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Afife ratings
Quality on a good day: 4.5
Consistency of Surf: 4.2
Difficulty Level: 3.2
Wind and Kite Surfing: 1.0
Crowds: 2.8

Overall: 3.4

See all 18 ratings

Based on 6 votes. Vote


Surf Report Feed

Afife Swell Statistics, Autumn: Surf with Light or Offshore Winds

This image shows only the swells directed at Afife that coincided with light winds or offshore conditions through a typical northern hemisphere autumn. It is based on 7252 predictions, one every 3 hours. The direction of the spokes show where quality surf generating swell comes from. Five colours represent increasing wave sizes. Very small swells of less than 0.5m (1.5 feet) high are shown in blue. Green and yellow show increasing swell sizes and highest swells greater than >3m (>10ft) are shown in red. In each graph, the area of any colour is proportional to how frequently that size swell occurs.

The diagram suggests that the most common swell direction, shown by the biggest spokes, was WNW, whereas the the dominant wind blows from the N. The chart at the bottom shows the same thing but without direction information. For example, swells larger than 1.5 feet (0.5m) coincided with good wind conditions 34% of the time, equivalent to 31 days. Open water swells exceeding >3m (>10ft) only happen 1.5% of the time in a typical northern hemisphere autumn, equivalent to just one day but 8% of the time we expect swell in the range 2-3m (6.5-10ft) 8%, equivalent to (7 days). Taking into account the ratio of these swells that coincided with expected offshore winds, and given the fact that Afife is exposed to open water swells, we estimate that clean surf can be found at Afife about 34% of the time and that surf is spoilt by onshore wind 60% of the time. This is means that we expect 86 days with waves in a typical northern hemisphere autumn, of which 31 days should be surfable.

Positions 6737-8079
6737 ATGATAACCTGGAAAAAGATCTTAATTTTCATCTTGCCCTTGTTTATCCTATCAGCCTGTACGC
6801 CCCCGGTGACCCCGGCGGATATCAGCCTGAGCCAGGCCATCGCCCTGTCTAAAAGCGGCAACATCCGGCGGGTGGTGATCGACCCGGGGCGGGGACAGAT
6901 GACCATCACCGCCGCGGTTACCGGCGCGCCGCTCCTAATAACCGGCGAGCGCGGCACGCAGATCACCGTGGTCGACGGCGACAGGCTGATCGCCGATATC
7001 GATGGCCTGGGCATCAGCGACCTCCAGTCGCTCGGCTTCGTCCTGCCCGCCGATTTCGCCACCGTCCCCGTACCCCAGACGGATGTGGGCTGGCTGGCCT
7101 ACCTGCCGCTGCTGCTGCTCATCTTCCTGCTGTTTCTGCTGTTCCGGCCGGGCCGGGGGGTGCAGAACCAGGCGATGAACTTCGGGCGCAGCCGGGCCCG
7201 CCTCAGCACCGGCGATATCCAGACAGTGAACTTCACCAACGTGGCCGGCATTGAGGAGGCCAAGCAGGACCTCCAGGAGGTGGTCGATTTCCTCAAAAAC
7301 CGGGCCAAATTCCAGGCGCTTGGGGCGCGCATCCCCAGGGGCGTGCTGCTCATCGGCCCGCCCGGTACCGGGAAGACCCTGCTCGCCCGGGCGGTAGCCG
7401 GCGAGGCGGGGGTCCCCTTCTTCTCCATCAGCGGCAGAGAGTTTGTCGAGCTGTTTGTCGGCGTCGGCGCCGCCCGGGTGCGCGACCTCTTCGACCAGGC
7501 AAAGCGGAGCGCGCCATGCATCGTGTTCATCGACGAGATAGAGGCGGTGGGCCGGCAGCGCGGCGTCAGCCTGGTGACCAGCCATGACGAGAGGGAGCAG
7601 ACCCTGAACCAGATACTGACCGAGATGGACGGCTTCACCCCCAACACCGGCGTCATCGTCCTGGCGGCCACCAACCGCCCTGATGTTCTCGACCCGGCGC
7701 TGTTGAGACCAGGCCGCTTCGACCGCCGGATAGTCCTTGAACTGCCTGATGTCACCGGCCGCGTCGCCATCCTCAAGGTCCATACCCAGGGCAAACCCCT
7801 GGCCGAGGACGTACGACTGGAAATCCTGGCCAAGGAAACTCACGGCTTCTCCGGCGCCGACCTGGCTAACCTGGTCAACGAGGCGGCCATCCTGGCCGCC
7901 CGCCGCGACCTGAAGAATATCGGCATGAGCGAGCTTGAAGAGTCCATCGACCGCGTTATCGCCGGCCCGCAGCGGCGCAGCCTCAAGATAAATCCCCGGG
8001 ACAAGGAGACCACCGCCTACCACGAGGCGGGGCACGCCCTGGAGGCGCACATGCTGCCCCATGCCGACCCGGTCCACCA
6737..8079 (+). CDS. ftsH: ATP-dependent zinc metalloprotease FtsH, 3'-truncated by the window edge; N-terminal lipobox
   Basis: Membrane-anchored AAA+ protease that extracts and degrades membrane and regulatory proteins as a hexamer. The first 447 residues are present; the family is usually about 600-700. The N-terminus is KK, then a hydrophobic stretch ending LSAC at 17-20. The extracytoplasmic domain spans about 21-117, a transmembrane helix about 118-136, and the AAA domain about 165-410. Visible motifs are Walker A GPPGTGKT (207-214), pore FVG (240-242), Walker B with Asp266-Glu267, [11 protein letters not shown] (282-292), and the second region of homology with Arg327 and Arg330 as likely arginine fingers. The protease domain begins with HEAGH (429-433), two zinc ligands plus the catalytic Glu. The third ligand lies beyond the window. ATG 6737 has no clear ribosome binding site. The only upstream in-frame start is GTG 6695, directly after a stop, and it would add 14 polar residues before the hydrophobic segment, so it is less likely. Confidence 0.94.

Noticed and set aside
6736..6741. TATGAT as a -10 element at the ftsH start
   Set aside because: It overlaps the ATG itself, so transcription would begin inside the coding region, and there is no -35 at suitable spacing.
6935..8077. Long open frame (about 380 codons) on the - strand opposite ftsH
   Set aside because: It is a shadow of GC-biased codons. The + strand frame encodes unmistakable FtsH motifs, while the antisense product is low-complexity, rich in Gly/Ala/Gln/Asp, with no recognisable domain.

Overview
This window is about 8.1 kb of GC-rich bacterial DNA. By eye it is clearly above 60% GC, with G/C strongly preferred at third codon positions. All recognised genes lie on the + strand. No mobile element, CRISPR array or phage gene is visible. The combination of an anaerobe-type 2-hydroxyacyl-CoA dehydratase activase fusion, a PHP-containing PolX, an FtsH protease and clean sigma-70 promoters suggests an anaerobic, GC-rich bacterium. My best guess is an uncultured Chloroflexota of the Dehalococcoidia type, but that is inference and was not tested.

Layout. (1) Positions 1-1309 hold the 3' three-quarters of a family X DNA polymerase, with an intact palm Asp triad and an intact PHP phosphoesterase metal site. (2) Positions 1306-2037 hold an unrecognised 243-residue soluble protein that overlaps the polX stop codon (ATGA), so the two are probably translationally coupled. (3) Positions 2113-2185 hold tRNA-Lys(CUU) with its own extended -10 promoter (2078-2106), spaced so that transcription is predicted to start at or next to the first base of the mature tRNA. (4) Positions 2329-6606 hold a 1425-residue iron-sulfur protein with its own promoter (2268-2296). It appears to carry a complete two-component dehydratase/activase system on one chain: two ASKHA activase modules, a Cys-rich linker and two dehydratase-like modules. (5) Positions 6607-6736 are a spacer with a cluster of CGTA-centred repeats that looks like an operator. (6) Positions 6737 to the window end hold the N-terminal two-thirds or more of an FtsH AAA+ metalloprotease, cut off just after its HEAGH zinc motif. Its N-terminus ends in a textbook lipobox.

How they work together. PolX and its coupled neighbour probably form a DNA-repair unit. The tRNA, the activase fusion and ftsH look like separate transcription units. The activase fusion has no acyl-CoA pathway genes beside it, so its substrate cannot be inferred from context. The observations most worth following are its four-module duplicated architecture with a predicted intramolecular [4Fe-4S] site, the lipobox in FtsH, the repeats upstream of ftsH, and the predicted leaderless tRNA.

IMPORTANT: Beta version feature! Swell heights are open water values from NWW3. There is no attempt to model near-shore effects. Coastal wave heights will generally be less, especially if the break does not have unobstructed exposure to the open ocean.